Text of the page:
Nov
18

No fare hikes, service cuts in ‘fragile’ ’10 budget

By · Published in 2009

Earlier this morning, the MTA released its $11 billion proposed budget for 2010, and although the agency plans to raise fares to match inflation in both 2011 and 2013, the document contains nary a mention of service cuts or fare hikes next year. During the MTA Board meeting, Jay Walder explained how the agency would engage in a significant overhaul to improve operations efficiency and why the agency is setting aside $85 million in reserve.

Despite the good news on fare hikes and service cuts, Walder cautioned that the authority is not yet on a sound financial footing. “From a narrow context, we see increased stability and are grateful that we can present a balanced budget without impacting our customers,” the new MTA Chair and CEO said. “But the MTA remains in a very fragile position with a number of risks on the horizon. This fiscal reality demands that we permanently overhaul the way the MTA does business. The bottom line is that there is no more money for us in Albany, and we will learn to do more with the funding we have.”

Walder will soon chair a working group designed to explore MTA efficiently. It will examine the ways the agency can “fundamentally change its business model to operate more cost effectively, improve performance and provide better value to taxpayers and customers,” according to an agency press release.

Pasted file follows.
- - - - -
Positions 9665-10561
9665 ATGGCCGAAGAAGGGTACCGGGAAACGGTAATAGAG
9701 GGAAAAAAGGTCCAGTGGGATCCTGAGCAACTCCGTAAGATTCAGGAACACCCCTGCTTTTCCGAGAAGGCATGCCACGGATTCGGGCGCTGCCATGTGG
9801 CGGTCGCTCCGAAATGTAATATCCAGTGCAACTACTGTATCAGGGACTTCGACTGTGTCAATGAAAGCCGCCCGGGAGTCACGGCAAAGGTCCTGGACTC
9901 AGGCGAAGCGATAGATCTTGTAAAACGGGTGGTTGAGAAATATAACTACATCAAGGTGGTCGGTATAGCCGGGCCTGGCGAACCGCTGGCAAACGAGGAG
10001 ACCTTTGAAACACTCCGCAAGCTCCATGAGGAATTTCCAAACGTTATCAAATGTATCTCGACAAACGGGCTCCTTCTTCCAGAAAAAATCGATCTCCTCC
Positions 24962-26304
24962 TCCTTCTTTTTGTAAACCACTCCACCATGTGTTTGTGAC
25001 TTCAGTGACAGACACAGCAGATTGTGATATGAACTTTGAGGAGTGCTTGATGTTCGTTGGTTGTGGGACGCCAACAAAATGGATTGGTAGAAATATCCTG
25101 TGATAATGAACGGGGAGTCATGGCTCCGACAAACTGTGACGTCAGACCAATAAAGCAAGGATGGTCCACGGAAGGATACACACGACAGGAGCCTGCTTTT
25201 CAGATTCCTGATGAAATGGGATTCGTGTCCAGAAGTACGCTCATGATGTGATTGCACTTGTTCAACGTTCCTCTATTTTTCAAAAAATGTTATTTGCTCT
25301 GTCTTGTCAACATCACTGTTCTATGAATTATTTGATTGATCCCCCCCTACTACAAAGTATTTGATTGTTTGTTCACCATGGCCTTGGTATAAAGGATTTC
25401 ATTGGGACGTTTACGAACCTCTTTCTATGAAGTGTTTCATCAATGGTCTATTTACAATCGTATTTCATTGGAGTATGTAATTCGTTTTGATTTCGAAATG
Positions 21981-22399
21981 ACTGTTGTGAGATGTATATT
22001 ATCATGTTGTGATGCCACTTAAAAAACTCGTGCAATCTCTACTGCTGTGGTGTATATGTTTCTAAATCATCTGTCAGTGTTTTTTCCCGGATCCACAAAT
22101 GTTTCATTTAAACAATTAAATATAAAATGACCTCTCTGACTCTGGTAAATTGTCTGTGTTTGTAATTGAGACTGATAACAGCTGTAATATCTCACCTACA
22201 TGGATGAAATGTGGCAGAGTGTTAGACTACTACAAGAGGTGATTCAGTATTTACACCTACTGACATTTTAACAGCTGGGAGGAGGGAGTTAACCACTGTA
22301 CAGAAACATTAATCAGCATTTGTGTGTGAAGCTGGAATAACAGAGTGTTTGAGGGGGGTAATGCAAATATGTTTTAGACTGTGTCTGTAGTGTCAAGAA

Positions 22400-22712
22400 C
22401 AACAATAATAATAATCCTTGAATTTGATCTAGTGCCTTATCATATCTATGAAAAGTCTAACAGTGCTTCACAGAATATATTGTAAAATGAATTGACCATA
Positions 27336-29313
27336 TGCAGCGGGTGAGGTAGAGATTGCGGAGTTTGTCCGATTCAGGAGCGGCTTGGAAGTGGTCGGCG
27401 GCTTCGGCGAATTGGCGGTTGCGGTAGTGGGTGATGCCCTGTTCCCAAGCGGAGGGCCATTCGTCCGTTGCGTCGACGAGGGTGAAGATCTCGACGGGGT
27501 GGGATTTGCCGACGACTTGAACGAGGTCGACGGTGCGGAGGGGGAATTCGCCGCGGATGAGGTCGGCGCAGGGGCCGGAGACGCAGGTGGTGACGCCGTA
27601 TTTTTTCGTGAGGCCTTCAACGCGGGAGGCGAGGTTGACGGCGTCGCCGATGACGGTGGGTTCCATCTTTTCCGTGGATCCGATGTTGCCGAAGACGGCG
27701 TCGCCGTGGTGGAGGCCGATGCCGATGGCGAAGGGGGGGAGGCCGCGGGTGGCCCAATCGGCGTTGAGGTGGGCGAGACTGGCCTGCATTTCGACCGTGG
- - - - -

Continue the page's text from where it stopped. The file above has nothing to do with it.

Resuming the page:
For those interested, the budget documents can be found here on the MTA’s website. The two piece go in depth into a budgeting process that requires the MTA to pass a balanced budget by the end of December. For now, the biggest piece of news is the $85 million reserve the MTA has in place to cover cost overruns.

The money for this reserve, according to MTA CFO Gary Dellaversoncame from three sources. Although real estate taxes were lower than anticipated, ridership figures, as I noted earlier today, have been higher than exepcted this year. Furthermore, summer belt-tightening measures have led to lower-than-expected spending.

To that end, the $85 million reserve will play an important role in avoiding a budget crunch next year on two fronts. First, the state and city are faced with significant fiscal problems and are threatening to cut contributions to the MTA further than they already have. Second, if the MTA loses its appeal of the TWU arbitration award, labor costs will eat up almost the entirety of this reserve.

I’ll have more on this proposed budget later tonight after I have some time to read through the materials. For now, though, Straphangers can breath a sigh of relief. For the first time since 2007, the MTA believes it will not have to raise fares.



Categories : MTA Economics

7 Responses to “No fare hikes, service cuts in ‘fragile’ ’10 budget”

  1. Nowooski says:

    I tend to think that fares are way too low. Where else in the country can you get all of your transportation for $89/month. According to the Department of Labor, the average american consumer unit (2.5 persons) spends $729/month on transportation. That is about $291 dollars per person.